There are some jazz instrumentalists who don't care for singers at all, but Bobby Schiff is not one of them. In Chicago, the veteran acoustic pianist has a reputation for being a jazz instrumentalist who is more than happy to accompany vocalists. That's a good thing; singers often get a bad rap in the jazz world. But if there is a down side to Schiff's positive relationship with Chicago-based jazz singers, it is the fact that he has spent so much time as an accompanist that he has neglected his own recording career. Schiff, in fact, was in his late fifties or early sixties when, in 2005, he finally got around to recording his first album as a leader, Late Game. This instrumental hard bop/post-bop date (mostly hard bop) sometimes favors the classic piano trio format, uniting Schiff with acoustic bassist Stewart Miller and drummer Chuck Christiansen; other times, Schiff is joined by ten string players. But whatever the combination of musicians, Schiff's pianism is consistently lyrical on an album that ranges from John Lewis' "Skating in Central Park" to Antonio Carlos Jobim's "Por Toda a Minha Vida" to Robert Wright's "Baubles, Bangles and Beads." Bill Evans is clearly an influence on Schiff's swinging yet melodic approach, and other valid stylistic comparisons include Wynton Kelly, Tommy Flanagan, Billy Taylor, Hank Jones and Red Garland. In a perfect world, Schiff would have recorded an album long before 2005; he probably should have started building a catalog in the '60s or '70s. But better late than never, and Late Game is an enjoyable start to Schiff's long overdue recording career as a leader.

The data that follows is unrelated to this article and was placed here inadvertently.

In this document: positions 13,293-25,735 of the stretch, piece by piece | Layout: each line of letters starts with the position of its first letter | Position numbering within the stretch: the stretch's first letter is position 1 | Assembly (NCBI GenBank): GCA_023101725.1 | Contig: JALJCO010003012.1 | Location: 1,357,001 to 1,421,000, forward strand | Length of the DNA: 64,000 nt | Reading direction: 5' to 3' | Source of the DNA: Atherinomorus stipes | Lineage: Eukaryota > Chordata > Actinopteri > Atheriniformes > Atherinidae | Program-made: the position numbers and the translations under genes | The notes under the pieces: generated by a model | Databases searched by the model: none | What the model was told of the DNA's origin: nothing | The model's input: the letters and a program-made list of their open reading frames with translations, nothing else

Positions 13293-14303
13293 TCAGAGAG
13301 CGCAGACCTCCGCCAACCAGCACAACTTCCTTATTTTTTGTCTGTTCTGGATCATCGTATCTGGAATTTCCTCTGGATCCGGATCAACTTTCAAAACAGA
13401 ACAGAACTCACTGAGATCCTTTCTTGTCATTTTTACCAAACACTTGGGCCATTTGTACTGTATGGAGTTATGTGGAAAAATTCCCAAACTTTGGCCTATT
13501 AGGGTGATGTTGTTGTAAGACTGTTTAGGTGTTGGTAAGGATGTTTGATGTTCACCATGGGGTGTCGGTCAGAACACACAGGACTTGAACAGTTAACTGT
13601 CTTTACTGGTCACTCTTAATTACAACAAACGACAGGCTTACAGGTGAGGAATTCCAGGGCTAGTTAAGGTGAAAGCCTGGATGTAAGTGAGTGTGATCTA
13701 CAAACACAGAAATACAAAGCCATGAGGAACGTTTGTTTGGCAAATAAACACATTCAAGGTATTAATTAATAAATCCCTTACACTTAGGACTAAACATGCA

AllMusic Review by Alex Henderson